So how do we manage MSDs? First, we identify the higher risk jobs that are more likely to contribute to an injury. The best way of doing that is through engagement with your workforce on walkabouts. Get yourself seen on the operational lines where the work is being done. It’s a good way of identifying high-risk activities and also gaining the engagement of the workers doing those jobs. Once you've identified the higher risk activities, question whether it’s possible to avoid them. Often mechanisation or automation can help with this but if these types of solutions are out of reach and you can't avoid those high-risk jobs then assess the risk. This is the step where we understand the levels of risk and what kind of emphasis we need to put in to control. We assess to help us understand so that we can prioritise where we need to either reduce or eliminate the risk (can we design out the risk?). The residual risk that can’t be eliminated needs to be managed through measures such as training. Trainers can come in and mop-up residual risk by teaching our operators and our colleagues how to do those higher-risk activities more safely and raise awareness of safer operating procedures or changing their own behaviours.

I hope that this article has sparked some good ideas or helped even to re-iterate what you already know. My challenge to you is to look at your risk management process with fresh eyes. Where are the risks in your organisation? Can they be tackled in another way? If it’s been a while since you engaged with your workforce, do it again. Ask them questions and be prepared to listen and take action.

Further information from HSE

Matt chaired a free webinar in June: Musculoskeletal Disorders: Managing the Risk of Manual Handling and Display Screen Equipment for Workers on Site or Working From Home. You can watch this on demand by registering here: https://tinyurl.com/ms2sbnzp

To help to inform employers, we are hosting this free webinar on how to effectively manage the risk of MSDs in your workplace and protect your home workers. This hour-long event will feature experts from HSE to discuss current guidance and principles and give some practical examples of where the right, proportionate approach has worked well. For more information and to register visit the HSE event page.

More guidance on MSD regulations

The MSD section of the HSE website has links to more guidance, resources, tools and publications that can help in your MSD Risk Management.

Publications and products from HSE that can help to improve your risk management process

The HSE Books website offers information about publications and the New Musculoskeletal (MSD) Online Assessment Tool, which combines the popular MSD assessment guides MAC, ART and RAPP and transforms them into an all-in-one digital solution.

Training from the experts, informed by the regulator

Matt Birtles has helped to write, and regularly delivers HSE training courses, which are developed to include practical guidance around regulations in order to help organisations comply with law, enhance performance and keep workforces healthy and safe.

Matt Birtles is principal ergonomist at the Health and Safety Executive. For more information, visit www.hse.gov.uk/msd

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Executive opinion - March 2022 09/02/2022

Now is the time to make talking about stress and how people are coping, as routine as managing workplace safety, says Elizabeth Goodwill.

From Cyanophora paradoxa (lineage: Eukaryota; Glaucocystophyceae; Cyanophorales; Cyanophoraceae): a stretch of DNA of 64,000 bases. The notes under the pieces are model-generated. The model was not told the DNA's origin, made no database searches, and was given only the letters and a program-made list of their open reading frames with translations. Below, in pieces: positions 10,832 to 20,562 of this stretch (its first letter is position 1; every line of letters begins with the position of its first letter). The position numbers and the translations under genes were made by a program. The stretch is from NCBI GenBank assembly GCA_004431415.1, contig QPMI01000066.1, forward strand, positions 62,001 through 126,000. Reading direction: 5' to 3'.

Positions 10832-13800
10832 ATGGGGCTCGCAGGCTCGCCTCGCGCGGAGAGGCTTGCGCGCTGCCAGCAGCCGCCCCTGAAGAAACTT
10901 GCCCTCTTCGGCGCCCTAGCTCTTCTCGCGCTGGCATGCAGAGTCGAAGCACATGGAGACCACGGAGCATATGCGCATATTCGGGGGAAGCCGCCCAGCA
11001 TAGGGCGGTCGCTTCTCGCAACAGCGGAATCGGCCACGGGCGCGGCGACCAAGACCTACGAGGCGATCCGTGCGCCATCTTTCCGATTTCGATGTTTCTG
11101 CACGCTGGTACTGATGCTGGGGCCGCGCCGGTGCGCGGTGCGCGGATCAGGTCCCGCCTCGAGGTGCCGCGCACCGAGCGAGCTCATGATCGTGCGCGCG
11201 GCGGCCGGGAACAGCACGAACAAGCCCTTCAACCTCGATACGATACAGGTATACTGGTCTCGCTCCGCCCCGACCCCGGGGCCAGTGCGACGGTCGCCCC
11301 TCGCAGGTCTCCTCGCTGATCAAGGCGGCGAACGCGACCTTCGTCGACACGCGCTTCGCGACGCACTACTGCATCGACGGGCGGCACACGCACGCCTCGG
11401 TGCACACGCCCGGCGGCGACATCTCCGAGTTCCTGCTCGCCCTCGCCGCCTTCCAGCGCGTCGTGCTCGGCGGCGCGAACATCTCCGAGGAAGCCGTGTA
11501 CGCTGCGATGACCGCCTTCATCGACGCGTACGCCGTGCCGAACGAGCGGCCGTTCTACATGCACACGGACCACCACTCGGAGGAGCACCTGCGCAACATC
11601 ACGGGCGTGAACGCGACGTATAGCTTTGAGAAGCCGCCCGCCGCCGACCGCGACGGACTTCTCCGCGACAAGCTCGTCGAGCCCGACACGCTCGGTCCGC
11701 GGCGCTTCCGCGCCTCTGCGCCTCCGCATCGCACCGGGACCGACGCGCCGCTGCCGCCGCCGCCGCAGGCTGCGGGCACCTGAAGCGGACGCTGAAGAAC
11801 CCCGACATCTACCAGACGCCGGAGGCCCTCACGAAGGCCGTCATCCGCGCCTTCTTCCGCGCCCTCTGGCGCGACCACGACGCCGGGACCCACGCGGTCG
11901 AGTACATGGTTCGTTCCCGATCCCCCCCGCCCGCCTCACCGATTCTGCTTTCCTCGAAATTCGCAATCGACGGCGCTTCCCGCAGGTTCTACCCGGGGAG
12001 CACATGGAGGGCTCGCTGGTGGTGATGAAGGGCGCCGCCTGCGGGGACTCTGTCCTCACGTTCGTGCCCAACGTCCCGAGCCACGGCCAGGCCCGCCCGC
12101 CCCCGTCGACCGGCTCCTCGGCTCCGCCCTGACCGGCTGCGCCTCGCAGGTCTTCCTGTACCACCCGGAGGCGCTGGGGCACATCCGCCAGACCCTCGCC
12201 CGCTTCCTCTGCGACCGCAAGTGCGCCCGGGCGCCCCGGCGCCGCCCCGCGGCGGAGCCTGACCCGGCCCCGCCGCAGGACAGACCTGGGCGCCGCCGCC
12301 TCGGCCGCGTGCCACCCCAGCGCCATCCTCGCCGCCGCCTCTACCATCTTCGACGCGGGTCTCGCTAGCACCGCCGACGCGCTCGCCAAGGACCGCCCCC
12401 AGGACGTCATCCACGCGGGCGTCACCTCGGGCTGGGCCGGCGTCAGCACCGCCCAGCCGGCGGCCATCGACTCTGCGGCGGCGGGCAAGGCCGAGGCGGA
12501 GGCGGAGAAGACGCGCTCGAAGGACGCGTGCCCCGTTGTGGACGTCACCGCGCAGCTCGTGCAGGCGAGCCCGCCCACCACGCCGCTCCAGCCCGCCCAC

IT SEEMS that everywhere you look people are talking about stress and mental health issues, with Covid and lockdowns only adding to the pressures. 

Statistics covering the 2020/21 period, show of the 1.7 million workers suffering from a work-related illness, 800,000 were stress, depression, or anxiety. A recent survey by the charity Mind suggests that the mental health of two in five employees has worsened during the pandemic.

With the support of partners, HSE launched its Working Minds campaign to help explain what employers need to do to comply with the law on stress. Many employers, particularly small to medium sized enterprises (SMEs), simply aren’t aware that they have a legal duty to assess the risks from work-related stress and that they need to act on any identified issues. Although the campaign is largely targeted at SMEs, the campaign messages are relevant to all employers. 

The campaign promotes the 5 Rs – 

  • Reach out to your workers, colleagues, trades unions, and managers - check how people are doing.
  • Recognise the signs of stress in yourself and others. These can include more time off work, increased emotional reactions or other changes in behaviour. 
  • Respond to the things people are telling you - listen to their concerns and work with them to develop ways to tackle those concerns. 
  • Reflect by thinking about what's been done and check it's working for you and your workers. If it isn't, consider why and explore possible alternatives, speak to your workers to get their ideas on what can be done to prevent, reduce or tackle any problems identified.
  • Make it Routine to take regular opportunities to check-in on mental health and stress.

There  are six  main areas  that  may  cause  work-related stress if not managed  well - demands, control, support, relationships, role, and change. These potential issues should be considered and discussed at regular check-ins to avoid them becoming a potential stressor in the workplace. 

A significant factor in stress is change and due to the pandemic, many workers have been in a state of flux, adapting to many changes such as hybrid working, working from home, or returning to the workplace - all these things are adding to the pressures and anxiety, which people feel. It’s important to recognise these factors and talk to your workers about how best to manage their return.